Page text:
A whole-basin, mass-balance approach to paleolimnology
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Lake sediments record the flux of materials (nutrients, pollutants, particulates) through a lake system both qualitatively, as changes in the composition of geochemical and biological tracers, as well as quantitatively, through changes in their rate of burial. Burial rates provide a direct link to contemporary (neo-) limnological studies as well as management efforts aimed at load reductions, but are difficult to reconstruct accurately from single cores owing to the spatial and temporal variability of sediment deposition in most lakes. The accurate determination of whole-lake burial rates from analysis of multiple cores, though requiring more effort per lake, can help resolve such problems and improve our understanding of sediment heterogeneity at multiple scales. Partial solutions to these problems also include focusing corrections based on 210Pb flux, co-evaluation of concentration profiles, trend analysis using multiple lakes, and trend replication based on a small number of cores from the same lake. Recent multi-core studies demonstrate that no single core site faithfully records the whole-lake time-resolved input of materials, but that as few as five well-placed cores can provide a reliable record of whole-lake sediment flux for morphometrically simple basins. Lake-wide sediment fluxes can be coupled with reconstructed outflow losses to calculate historical changes in watershed and atmospheric loading of nutrients, metals, and other constituents. The ability of paleolimnology to accurately assess the sedimentary flux and extend the period of reference into the distant past represents an important contribution to the understanding of biogeochemical processes and their response to human and natural disturbance.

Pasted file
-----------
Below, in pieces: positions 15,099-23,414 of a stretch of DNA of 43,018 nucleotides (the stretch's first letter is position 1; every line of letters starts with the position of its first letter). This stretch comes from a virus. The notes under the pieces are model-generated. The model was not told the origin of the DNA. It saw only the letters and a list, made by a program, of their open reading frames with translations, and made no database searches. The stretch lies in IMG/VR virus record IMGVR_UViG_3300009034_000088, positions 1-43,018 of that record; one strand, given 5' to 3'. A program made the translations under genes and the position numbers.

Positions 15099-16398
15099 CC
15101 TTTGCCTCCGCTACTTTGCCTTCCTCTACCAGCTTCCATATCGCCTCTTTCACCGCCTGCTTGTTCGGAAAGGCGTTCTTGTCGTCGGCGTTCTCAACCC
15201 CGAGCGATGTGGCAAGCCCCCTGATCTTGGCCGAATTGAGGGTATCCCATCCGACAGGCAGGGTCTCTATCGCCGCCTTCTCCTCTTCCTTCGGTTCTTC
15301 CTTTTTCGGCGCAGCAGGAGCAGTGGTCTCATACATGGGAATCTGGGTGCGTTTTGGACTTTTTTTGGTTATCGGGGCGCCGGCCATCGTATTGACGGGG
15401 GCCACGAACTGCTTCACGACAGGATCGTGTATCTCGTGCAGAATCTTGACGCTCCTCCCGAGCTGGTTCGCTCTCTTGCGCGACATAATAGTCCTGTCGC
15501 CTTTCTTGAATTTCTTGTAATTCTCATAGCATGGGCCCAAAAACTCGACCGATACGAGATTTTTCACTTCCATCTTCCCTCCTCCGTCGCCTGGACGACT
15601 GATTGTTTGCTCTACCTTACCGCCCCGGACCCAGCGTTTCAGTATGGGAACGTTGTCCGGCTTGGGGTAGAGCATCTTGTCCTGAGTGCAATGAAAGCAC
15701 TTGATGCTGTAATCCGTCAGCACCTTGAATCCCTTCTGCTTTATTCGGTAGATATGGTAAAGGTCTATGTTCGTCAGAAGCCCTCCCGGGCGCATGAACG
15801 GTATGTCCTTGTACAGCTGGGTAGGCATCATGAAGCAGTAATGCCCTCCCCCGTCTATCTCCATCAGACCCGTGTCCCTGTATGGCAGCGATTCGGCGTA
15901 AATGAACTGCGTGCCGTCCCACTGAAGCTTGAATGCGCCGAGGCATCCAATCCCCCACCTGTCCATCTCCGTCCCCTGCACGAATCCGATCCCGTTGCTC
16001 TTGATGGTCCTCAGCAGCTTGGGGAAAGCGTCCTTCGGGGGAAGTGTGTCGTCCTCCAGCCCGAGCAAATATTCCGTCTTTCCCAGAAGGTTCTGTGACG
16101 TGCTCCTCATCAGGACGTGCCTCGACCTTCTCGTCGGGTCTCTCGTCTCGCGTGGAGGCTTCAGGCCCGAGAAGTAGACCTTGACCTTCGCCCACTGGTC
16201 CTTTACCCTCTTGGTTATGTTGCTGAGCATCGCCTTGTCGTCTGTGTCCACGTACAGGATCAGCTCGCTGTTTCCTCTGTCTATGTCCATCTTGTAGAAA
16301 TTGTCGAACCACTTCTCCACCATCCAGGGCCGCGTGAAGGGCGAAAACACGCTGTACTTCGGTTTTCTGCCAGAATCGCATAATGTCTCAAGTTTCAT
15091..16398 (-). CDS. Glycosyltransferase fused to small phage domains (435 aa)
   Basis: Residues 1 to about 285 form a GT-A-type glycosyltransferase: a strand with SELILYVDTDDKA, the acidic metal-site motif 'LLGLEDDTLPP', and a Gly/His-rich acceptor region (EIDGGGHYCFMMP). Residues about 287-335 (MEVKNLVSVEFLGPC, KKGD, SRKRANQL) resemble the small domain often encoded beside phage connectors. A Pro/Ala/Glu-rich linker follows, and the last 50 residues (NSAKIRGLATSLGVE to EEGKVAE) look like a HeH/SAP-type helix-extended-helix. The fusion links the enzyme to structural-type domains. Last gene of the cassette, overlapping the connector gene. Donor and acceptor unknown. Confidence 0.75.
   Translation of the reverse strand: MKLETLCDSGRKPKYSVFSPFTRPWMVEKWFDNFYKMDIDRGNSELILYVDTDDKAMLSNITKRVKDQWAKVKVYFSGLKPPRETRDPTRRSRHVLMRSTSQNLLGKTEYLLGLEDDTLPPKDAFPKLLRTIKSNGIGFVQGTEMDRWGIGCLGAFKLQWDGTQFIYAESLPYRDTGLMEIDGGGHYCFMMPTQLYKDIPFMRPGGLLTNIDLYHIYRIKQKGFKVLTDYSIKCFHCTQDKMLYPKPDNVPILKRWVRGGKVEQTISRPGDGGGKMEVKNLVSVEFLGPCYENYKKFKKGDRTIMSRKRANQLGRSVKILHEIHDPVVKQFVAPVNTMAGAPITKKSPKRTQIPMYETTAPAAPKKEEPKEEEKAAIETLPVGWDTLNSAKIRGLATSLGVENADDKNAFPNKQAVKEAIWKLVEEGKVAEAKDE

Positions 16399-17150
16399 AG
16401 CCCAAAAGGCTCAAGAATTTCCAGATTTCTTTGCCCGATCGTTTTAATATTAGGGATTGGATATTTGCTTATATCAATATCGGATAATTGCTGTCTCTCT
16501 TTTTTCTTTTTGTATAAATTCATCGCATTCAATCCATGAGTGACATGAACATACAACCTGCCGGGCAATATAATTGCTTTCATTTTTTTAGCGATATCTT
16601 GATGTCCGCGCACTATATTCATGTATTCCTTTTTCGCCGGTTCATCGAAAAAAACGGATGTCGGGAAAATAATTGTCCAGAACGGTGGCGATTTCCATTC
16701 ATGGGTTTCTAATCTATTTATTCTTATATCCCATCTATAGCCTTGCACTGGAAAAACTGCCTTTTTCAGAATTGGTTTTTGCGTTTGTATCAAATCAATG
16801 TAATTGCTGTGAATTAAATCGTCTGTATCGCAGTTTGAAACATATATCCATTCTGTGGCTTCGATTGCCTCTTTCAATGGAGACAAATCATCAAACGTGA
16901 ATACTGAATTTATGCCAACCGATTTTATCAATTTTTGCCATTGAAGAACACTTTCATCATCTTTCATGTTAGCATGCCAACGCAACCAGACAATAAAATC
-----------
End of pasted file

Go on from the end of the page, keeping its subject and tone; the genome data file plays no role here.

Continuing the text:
KeywordsMultiple cores Sediment focusing Atmospheric deposition Eutrophication Erosion Trace metals
This review is dedicated to the scientific career of our friend and colleague, Rick Battarbee, whose research, mentoring, and leadership have so greatly advanced the field of paleolimnology. Funding for the work at Lochnagar was partially supported by the Department for Environment, Food and Rural Affairs (then DETR) and the EU MOLAR project (contract No. ENV4-CT95-0007). The other work on Scottish lake metals was funded as part of Eurolimpacs (Integrated Project to evaluate the Impacts of Global Change on European Freshwater Ecosystems) (Project No. GOCE-CT-2003-505540). Work on lakes Pepin and St. Croix of the upper Mississippi River was supported by the Minnesota Pollution Control Agency, the Metropolitan Council Environmental Services, and the US National Park Service.
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